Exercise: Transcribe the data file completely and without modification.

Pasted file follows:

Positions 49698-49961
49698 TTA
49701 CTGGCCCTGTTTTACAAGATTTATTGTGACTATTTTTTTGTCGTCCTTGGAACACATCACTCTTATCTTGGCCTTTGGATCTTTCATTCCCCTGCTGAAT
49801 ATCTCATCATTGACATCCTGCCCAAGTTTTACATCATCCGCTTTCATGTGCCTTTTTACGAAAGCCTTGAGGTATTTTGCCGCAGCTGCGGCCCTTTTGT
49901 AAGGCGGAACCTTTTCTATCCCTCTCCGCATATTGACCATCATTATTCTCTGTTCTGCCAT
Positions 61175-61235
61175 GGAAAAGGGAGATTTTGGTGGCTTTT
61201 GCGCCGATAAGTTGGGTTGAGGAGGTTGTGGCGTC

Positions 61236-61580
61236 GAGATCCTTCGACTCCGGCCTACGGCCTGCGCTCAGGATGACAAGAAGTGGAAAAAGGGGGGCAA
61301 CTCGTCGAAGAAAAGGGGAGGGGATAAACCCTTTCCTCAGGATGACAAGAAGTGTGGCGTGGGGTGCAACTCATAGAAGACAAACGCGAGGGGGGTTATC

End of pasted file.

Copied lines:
Positions 49698-49961
49698 TTA
49701 CTGGCCCTGTTTTACAAGATTTATTGTGACTATTTTTTTGTCGTCCTTGGAACACATCACTCTTATCTTGGCCTTTGGATCTTTCATTCCCCTGCTGAAT
49801 ATCTCATCATTGACATCCTGCCCAAGTTTTACATCATCCGCTTTCATGTGCCTTTTTACGAAAGCCTTGAGGTATTTTGCCGCAGCTGCGGCCCTTTTGT
49901 AAGGCGGAACCTTTTCTATCCCTCTCCGCATATTGACCATCATTATTCTCTGTTCTGCCAT
Positions 61175-61235
61175 GGAAAAGGGAGATTTTGGTGGCTTTT
61201 GCGCCGATAAGTTGGGTTGAGGAGGTTGTGGCGTC

Positions 61236-61580
61236 GAGATCCTTCGACTCCGGCCTACGGCCTGCGCTCAGGATGACAAGAAGTGGAAAAAGGGGGGCAA
61301 CTCGTCGAAGAAAAGGGGAGGGGATAAACCCTTTCCTCAGGATGACAAGAAGTGTGGCGTGGGGTGCAACTCATAGAAGACAAACGCGAGGGGGGTTATC